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25 April 2018

Assessment – what are inspectors looking at?

Posted by: Sean Harford

Posted on:23 April 2018 

In a previous blog, I discussed data and how it must not be the be-all and end-all of an inspection. I want to build on that and talk about assessment.

There’s been a great deal of change, as you know, in assessment over the past few years. Rightly, the blunt instrument of levels has been removed and replaced by the freedom for different schools to develop assessment systems of their choosing. With this needs to come a move to a far more sophisticated way of thinking about how we assess pupils. And of course, what also comes is the need for sharper thinking about how assessment sits within the curriculum. I like Tim Oates’ remark about how good assessment is ‘an insight into the mental life of the children’.

When it comes to inspection, inspectors are looking to see that a school’s assessment system supports the pupils’ journeys through the curriculum. It’s really important that schools don’t design assessment around what they think inspectors will want to see.

I reiterate: inspectors do not need to see quantities of data, spreadsheets, graphs and charts on how children are performing. We don’t want to see a specific amount, frequency or type of marking. You know what’s right for your pupils and we trust you to design systems that reflect their achievement – the achievement that’s come about through the teaching within your curriculum.

I was asked recently on Twitter what I thought was the biggest flaw in assessment across schools currently. My 280 character response was intended to get across this: I think there is too much marking being expected compared with the resultant benefits to pupils’ learning; too much reliance on meaningless data; and too little meaningful assessment of the right things at the right point in the curriculum.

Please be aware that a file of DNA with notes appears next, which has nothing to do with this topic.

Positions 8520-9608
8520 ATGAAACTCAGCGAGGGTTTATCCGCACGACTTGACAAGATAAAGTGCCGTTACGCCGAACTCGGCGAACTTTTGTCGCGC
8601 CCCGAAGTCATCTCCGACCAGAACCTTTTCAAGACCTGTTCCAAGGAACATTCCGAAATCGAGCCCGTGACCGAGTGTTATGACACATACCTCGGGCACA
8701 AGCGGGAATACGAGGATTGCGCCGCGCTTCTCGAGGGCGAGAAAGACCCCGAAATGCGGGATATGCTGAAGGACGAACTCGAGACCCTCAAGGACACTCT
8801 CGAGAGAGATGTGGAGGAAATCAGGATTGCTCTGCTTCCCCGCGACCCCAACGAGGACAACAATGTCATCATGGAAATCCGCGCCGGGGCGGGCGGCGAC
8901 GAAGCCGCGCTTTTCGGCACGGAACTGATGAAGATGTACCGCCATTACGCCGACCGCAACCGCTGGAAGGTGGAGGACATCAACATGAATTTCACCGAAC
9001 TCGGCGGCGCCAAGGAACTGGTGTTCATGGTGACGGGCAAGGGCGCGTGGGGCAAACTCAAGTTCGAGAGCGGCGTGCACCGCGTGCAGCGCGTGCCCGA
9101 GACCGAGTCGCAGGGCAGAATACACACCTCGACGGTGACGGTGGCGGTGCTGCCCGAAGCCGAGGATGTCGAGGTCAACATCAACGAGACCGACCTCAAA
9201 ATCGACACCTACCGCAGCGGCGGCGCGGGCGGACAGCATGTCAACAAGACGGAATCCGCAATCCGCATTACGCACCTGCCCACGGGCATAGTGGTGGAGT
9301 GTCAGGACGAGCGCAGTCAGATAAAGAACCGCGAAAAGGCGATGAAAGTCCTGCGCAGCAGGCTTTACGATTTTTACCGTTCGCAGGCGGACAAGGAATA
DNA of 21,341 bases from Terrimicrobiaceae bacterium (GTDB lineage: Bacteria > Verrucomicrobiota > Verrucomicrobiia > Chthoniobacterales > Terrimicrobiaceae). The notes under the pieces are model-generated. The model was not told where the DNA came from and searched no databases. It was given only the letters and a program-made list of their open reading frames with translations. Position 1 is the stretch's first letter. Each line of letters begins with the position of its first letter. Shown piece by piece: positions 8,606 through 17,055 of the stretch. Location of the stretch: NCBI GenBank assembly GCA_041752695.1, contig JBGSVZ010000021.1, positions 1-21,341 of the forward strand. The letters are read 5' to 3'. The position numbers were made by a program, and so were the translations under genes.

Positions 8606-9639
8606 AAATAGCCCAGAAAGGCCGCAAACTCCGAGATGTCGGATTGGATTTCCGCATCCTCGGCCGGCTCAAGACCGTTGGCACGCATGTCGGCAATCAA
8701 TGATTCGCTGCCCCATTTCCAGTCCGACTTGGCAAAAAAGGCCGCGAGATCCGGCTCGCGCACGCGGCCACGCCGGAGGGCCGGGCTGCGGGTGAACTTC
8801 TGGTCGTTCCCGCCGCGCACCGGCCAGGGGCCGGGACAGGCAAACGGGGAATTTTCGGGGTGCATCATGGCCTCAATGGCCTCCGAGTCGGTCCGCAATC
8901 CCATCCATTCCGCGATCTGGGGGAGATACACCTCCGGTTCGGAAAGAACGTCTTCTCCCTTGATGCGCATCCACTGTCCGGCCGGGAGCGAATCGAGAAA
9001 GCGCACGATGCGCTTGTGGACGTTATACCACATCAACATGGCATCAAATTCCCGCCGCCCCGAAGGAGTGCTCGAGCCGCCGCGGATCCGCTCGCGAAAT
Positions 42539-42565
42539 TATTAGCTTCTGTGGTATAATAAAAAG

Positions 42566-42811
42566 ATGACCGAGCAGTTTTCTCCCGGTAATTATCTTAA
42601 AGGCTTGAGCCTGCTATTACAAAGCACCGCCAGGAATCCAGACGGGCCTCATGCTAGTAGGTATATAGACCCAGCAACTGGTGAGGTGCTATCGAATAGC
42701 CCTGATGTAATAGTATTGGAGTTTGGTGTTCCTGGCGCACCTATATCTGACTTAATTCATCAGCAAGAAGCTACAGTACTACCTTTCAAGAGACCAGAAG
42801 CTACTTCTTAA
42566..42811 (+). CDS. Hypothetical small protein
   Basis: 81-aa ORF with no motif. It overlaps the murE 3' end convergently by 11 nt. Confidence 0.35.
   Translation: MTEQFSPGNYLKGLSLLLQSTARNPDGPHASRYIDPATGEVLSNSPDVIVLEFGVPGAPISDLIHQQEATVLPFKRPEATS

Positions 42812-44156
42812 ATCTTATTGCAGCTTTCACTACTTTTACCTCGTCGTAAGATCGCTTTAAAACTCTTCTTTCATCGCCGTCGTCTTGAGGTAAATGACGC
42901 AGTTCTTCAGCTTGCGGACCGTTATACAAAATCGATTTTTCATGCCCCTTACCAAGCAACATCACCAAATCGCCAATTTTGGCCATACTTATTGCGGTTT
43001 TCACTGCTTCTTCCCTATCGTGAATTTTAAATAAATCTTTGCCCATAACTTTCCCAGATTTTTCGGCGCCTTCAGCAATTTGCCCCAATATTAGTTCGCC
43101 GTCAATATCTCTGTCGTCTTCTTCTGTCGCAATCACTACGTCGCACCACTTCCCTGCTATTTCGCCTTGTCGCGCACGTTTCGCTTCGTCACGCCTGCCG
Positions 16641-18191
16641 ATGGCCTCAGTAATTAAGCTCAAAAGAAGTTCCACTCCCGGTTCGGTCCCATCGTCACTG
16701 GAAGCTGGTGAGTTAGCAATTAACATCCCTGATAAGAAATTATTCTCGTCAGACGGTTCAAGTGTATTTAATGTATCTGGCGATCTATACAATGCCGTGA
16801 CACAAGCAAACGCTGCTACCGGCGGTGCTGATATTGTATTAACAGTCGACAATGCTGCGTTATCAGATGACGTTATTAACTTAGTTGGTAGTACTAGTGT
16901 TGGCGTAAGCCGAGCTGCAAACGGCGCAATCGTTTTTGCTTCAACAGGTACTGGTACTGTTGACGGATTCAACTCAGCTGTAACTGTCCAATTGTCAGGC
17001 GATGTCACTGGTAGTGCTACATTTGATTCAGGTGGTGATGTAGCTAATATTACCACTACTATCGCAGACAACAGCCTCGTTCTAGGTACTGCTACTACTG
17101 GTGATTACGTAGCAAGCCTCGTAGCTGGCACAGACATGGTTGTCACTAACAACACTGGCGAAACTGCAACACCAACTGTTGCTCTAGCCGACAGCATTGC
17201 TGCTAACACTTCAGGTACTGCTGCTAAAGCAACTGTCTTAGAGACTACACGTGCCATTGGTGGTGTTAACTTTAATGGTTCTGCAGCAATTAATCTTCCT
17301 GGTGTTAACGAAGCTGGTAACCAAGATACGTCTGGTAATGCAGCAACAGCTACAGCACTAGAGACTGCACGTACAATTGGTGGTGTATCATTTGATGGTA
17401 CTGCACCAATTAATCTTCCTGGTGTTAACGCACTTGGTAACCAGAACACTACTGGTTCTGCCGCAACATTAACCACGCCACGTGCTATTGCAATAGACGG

As inspectors, we can help here. We shouldn't be asking you to predict progress or attainment scores. This is for the very good reason that they’re based on the national performance of each cohort, so they can’t be compared until everyone’s taken the test. ‘Expected progress’ was removed as an accountability measure in 2015 by the Department for Education.

What inspectors do want to see is the assessment information your school uses, in the format that you find works best, to help you know how well your pupils’ are doing at the point they are at in your curriculum. And then, crucially, what you do with that information to support better pupil achievement. We’ll then evaluate how well your school is supporting pupils to progress and deepen their knowledge, in order to promote understanding and develop their skills.

By progress, we mean pupils knowing more and remembering more. Has a child really gained the knowledge to understand the key concepts and ideas? Is this enabling them to develop the skills they need to master?

Ofsted is only one part of the national accountability system. The assessment that schools carry out – including formative assessment, in-school summative assessment and nationally standardised summative assessments – all do different jobs. But the key reason for all assessment is to ensure that teaching and learning are working well and that children are benefiting from a deep and rich education. Bear that in mind and none of us can go far wrong.


Give us your views – comment on here, and join the discussion via @Ofstednews on Twitter.

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